1980 Reagan VS. Carter VS. Anderson
The Living Room Candidate
"Flipflop," Carter, 1980
CARTER: I and all my predecessors have had a deep commitment to controlling the proliferation of nuclear weapons in ....
MALE NARRATOR (over Carter): When the subject is nuclear proliferation a President or a candidate must speak with absolute accuracy. He must also be able to remember what he has said.
CARTER: When Governor Reagan has been asked about that, he makes a very disturbing comment that nonproliferation or the control of the spread of nuclear weapons is none of our business.
REAGAN: I have never made the statement that he suggested about nuclear proliferation...
ANNOUNCER: But listen to Governor Reagan last January in Jacksonville.
REAGAN: I just don't think that it's any of our business. Unilaterally the United States seemed to be the only nation in the world that's trying to stop the proliferation of nuclear weapons.
MALE NARRATOR: In this debate, in this whole campaign, Governor Reagan has changed important positions to get votes and then blandly tried to wipe out the earlier position. Which Ronald Reagan should we believe?
"Flipflop," Carter/Mondale Reelection Committee, Inc., 1980
Maker: Rafshoon Communications
From Museum of the Moving Image, The Living Room Candidate: Presidential Campaign Commercials 1952-2012.
www.livingroomcandidate.org/commercials/1980/flipflop (accessed September 3, 2015).
On November 4, 1979, a group of Iranian students stormed the American embassy in Tehran. Protesting the entry of the deposed Shah into the United States, they held 53 Americans hostage. For the next twelve months, the hostage situation was an ongoing American nightmare magnified by constant media attention. Confidence in President Carter eroded as a result of the Iran crisis, an oil shortage and resultant increase in gas prices, and 18 percent inflation. Carter’s chances were further damaged by a tough primary battle against Massachusetts Senator Edward Kennedy.
While Carter had been the fresh face of 1976, this year the role of Washington outsider was played by the Republican nominee, Ronald Reagan. A former Hollywood actor who became governor of California in 1966, Reagan made a brief run for the presidency in 1968, and nearly beat Gerald Ford for the Republican nomination in 1976. Reagan’s landslide victory was due not only to Carter’s problems, but also to a demographic shift toward an aging population that was growing more conservative. Carter became the first Democratic incumbent to lose the presidency since Grover Cleveland in 1888. In a further indignity, the Iranians waited until the moment of Reagan’s inauguration to release the hostages.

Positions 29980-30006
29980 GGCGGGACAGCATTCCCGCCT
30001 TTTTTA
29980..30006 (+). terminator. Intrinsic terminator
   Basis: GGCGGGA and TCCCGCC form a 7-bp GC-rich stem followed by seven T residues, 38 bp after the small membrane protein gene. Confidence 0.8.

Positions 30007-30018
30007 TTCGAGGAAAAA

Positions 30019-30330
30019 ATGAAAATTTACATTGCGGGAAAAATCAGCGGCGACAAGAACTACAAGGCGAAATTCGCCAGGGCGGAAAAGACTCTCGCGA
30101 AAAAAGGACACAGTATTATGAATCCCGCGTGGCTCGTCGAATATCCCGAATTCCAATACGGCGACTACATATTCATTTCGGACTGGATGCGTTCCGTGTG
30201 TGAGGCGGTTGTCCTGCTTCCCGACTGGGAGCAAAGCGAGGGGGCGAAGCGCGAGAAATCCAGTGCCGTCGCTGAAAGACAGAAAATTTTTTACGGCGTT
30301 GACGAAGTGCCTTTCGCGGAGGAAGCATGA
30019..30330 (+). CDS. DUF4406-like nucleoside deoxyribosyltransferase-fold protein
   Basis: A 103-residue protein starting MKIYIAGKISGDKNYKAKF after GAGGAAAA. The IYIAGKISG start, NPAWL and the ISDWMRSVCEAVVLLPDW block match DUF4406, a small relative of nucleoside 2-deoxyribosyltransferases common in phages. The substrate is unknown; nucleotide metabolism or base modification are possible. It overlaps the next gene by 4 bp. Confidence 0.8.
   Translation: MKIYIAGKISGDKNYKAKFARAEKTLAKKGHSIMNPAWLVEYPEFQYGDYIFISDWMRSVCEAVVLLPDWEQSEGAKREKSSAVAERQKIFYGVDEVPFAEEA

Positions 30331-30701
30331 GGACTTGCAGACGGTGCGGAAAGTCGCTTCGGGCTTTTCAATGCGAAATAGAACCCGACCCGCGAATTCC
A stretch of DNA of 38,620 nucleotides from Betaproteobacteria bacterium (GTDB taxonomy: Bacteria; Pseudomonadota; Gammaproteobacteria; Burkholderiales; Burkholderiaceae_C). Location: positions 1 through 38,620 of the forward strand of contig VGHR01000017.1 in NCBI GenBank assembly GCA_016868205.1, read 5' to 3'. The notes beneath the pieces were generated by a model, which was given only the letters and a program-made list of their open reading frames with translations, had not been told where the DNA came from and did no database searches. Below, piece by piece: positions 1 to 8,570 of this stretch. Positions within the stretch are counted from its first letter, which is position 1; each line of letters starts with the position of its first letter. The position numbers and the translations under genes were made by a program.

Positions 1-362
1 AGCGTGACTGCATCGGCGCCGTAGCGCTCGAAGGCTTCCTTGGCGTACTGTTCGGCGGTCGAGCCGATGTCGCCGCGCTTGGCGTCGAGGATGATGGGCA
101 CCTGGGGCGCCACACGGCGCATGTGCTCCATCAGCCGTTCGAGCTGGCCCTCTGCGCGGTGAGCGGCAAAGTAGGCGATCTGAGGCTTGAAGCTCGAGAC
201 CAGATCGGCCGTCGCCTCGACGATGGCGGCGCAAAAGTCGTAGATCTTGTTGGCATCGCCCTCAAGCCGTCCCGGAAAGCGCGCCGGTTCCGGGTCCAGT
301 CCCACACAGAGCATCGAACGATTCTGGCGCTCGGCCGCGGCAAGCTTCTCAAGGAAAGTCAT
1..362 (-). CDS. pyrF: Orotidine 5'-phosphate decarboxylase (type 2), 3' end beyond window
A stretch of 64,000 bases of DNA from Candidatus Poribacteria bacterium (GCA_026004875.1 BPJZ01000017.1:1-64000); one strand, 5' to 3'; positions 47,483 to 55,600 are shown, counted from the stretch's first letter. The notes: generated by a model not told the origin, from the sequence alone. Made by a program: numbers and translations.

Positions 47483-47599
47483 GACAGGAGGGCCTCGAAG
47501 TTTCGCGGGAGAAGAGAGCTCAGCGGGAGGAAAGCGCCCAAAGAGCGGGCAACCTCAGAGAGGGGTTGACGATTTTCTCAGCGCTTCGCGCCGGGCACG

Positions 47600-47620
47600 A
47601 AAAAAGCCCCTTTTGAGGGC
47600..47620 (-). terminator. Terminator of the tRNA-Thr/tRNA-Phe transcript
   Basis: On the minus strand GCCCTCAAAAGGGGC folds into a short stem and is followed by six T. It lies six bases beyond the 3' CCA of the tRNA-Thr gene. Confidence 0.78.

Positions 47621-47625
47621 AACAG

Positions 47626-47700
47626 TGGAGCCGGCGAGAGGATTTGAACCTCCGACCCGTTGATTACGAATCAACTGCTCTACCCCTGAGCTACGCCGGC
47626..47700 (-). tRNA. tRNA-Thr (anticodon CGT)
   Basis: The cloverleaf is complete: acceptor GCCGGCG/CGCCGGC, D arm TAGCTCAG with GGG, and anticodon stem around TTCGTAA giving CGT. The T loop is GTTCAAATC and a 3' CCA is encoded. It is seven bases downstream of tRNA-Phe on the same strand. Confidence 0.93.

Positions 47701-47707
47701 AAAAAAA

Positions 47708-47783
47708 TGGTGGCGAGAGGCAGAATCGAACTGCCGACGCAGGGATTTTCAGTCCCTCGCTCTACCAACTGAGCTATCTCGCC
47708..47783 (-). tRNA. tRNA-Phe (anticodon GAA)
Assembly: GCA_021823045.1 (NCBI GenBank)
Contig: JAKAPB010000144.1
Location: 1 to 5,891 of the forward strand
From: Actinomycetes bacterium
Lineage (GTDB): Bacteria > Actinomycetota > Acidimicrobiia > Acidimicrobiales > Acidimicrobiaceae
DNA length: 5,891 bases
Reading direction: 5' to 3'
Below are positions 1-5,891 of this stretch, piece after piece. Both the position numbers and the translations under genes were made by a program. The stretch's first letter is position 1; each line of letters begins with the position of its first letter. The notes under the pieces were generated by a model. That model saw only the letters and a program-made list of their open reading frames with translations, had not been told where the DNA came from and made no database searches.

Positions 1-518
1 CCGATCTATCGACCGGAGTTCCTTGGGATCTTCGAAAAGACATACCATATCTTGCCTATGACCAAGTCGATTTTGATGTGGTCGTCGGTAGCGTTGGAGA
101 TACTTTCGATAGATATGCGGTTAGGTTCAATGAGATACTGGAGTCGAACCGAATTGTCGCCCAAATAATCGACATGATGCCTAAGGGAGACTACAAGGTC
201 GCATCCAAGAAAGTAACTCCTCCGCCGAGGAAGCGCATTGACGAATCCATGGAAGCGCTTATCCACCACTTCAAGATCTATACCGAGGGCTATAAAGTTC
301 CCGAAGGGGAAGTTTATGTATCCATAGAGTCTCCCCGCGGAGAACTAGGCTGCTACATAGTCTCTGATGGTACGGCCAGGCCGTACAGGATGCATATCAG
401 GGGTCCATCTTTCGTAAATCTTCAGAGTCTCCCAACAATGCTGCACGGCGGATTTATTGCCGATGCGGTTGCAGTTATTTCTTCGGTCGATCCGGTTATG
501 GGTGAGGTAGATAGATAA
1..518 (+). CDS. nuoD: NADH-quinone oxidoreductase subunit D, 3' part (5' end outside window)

George Bush for vice president
"The Time Is Now for Strong Leadership"
Ronald Reagan’s television spots were not particularly artful. The centerpiece of the campaign was a conventional
The rest of Reagan’s ads were simple but effective variations on the central question he put to voters: "Are you better off today than you were four years ago?" A variety of attack ads reiterated the main problems of the Carter administration: high inflation and the hostage crisis. One
Reagan’s campaign took advantage of a loophole in federal financing laws designed to limit overall campaign spending. These laws placed a ceiling on the amount of money that could be contributed directly to a campaign, but they also permitted the creation of political action committees, independent groups whose expenditures in support of candidates were not counted against the spending limit. PACs spent a total of $12 million on Reagan’s behalf, compared to less than $50,000 on Carter’s.
Walter Mondale for vice president
"Re-Elect President Carter on November 4"
Carter’s television commercials represented a futile attempt to cast his presidency in the best possible light, and to raise concerns about his opponent. Stressing his main achievement, the Camp David peace treaty between Israel and Egypt, they portrayed him as a peacemaker and emphasized his military background. As in 1976, the ads focused less on issues and accomplishments than on Carter’s personal qualities, calling him "a solid man in a sensitive job." By describing the presidency as arduous and difficult, the ads asked the public to overlook some of Carter’s setbacks, and implied that Reagan, who would be the first president to begin his term past the age of seventy, might not be up to the job.
In negative ads reminiscent of Johnson’s attacks on Goldwater in 1964, Carter attempted to raise fears that Reagan would be a warmonger. But Johnson’s ads were effective because they were given credence by Goldwater’s defiant style and by statements he made during the campaign. Reagan’s cool and confident manner, exemplified by his nonchalant "there you go again" response to Carter during their televised debate, effectively eased voters' fears.
Patrick Lucey for vice president
Illinois congressman John Anderson ran third in the Republican primaries, but gained attention for his intelligence and independent views, which were fiscally conservative and socially liberal. Anderson’s commercials featured a toll-free number in order to encourage small individual contributions, a technique that has since been used by such candidates as Walter Mondale, Michael Dukakis, Jerry Brown, and Bill Clinton.